I’ve been through traditional physical therapy so much in the last six years, I feel like I’m close to earning my PT certification without stepping foot in a classroom. I can walk you through typical therapy routines off the top of my head.
So when my reoccurring hip injury cropped up last summer, my doctor suggested I take a new route and try trigger point therapy.
“Some people hate it and swear they’ll never do it again.” I remember my doc saying to me the day he suggested it. “But some people love it. I have a feeling you’ll be one of those people....”
The first thing you should know about trigger point is that it sometimes involves needles. Yes, needles. I like to think of it as active acupuncture, even though that description isn’t 100% medically accurate.
The theory behind trigger point is relieving pain by working on tiny knots that develop on overworked muscles. Sometimes the pain you’re having in your knee isn’t coming from your knee at all; it’s referred pain from one of these knots somewhere else. Therapists work on getting those tiny knots to release using their hands or inserting small needles into the trigger points. You know it’s working when your muscles start twitching.
Or at least I did – and so did the patients featured on YouTube clips I watched to prepare myself for it.
Once I decided to willingly try the therapy that would involve someone sticking needles in me, I started seeing the new physical therapist. The first few visits he used his hands and elbows to hit trigger points. But on the third visit he pulled out the needles. By then, I was trying to push those YouTube clips I’d watched out of my head.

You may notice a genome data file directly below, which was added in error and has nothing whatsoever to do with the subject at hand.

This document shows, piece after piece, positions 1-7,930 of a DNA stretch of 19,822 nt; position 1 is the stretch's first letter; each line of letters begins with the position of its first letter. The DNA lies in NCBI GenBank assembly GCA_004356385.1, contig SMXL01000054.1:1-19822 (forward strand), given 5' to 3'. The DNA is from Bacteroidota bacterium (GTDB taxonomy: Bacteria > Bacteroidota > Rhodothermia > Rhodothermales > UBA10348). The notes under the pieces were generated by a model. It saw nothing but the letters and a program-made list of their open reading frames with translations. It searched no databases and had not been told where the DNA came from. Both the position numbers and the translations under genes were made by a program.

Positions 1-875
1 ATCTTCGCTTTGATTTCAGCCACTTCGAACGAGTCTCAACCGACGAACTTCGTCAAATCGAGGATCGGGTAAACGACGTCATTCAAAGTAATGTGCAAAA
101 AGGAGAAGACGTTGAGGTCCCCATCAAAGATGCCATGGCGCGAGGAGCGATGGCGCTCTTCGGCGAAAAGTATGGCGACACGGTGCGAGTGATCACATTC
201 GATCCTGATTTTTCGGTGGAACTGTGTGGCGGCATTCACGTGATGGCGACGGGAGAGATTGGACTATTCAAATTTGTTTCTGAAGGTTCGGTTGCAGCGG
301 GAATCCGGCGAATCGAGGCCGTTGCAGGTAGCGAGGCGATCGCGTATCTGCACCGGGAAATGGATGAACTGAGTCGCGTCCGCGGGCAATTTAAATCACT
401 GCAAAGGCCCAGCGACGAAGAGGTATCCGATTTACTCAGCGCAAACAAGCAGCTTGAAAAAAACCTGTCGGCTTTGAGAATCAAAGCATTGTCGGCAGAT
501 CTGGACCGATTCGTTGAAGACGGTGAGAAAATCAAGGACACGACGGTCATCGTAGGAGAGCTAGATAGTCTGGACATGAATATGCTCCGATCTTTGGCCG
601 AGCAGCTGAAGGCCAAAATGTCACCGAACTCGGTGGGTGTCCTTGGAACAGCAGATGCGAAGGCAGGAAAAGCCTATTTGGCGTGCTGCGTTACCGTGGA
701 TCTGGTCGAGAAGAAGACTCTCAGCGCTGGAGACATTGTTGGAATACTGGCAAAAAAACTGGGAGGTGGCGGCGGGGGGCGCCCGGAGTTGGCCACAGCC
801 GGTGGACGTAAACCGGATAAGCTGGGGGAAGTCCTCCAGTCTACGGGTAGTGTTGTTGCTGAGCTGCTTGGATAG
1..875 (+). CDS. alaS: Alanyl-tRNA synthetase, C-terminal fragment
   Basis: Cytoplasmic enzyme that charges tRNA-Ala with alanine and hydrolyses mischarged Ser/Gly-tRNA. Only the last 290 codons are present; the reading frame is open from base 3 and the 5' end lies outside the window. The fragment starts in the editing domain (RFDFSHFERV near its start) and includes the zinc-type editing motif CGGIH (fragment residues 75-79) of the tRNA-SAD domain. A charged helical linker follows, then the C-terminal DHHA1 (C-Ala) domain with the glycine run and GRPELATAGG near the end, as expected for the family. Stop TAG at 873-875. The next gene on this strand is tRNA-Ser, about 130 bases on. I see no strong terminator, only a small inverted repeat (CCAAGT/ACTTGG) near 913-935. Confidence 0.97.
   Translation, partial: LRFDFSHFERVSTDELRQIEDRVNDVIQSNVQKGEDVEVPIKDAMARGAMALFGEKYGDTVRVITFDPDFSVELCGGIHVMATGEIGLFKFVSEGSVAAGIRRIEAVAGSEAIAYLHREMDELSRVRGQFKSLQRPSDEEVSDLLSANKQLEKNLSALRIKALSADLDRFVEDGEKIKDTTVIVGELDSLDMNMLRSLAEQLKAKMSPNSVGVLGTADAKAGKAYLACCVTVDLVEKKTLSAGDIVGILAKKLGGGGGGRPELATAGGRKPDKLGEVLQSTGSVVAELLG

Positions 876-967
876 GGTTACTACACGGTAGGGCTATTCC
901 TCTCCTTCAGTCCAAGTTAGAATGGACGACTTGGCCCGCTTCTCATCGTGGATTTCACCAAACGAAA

That first time he focused on my left hip, which is where my pain has found a home over the years. To be honest, the first two needles didn’t really hurt. They were a little uncomfortable, but I was fascinated to feel how my muscles were twitching as the therapist poked around.
But by the time the fourth needle went in, my fascination was replaced by fire down my left leg and nausea. “I don’t know how much more I can take,” I said, fighting back tears and trying to be tough.
Not as bad as I thought
“You’re done,” the therapist said. “Look. You bent it,” he said as he held up the fourth needle. He explained that the bent needle was a good sign because it meant he was hitting the right triggers that made my muscles twitch and bend the needle.
After that first round with the needles, I was nauseous for a couple hours. Walking wasn’t easy either. But the nausea died down, and I wasn’t as sore as I expected the next morning.
I’m still seeing the therapist. He’s used the needles on other trigger points including spots in my right hip, lower back, and calves, none of which hurt as much as that first time. The therapist explains that’s because my body is repairing itself so he doesn’t have to dig as deep to find the knots anymore. I guess my doc pegged me right when he said he suspected I’d be the type of person who enjoyed being stuck with needles. Who knew?
Trigger Point Therapy is also known as myofascial release therapy.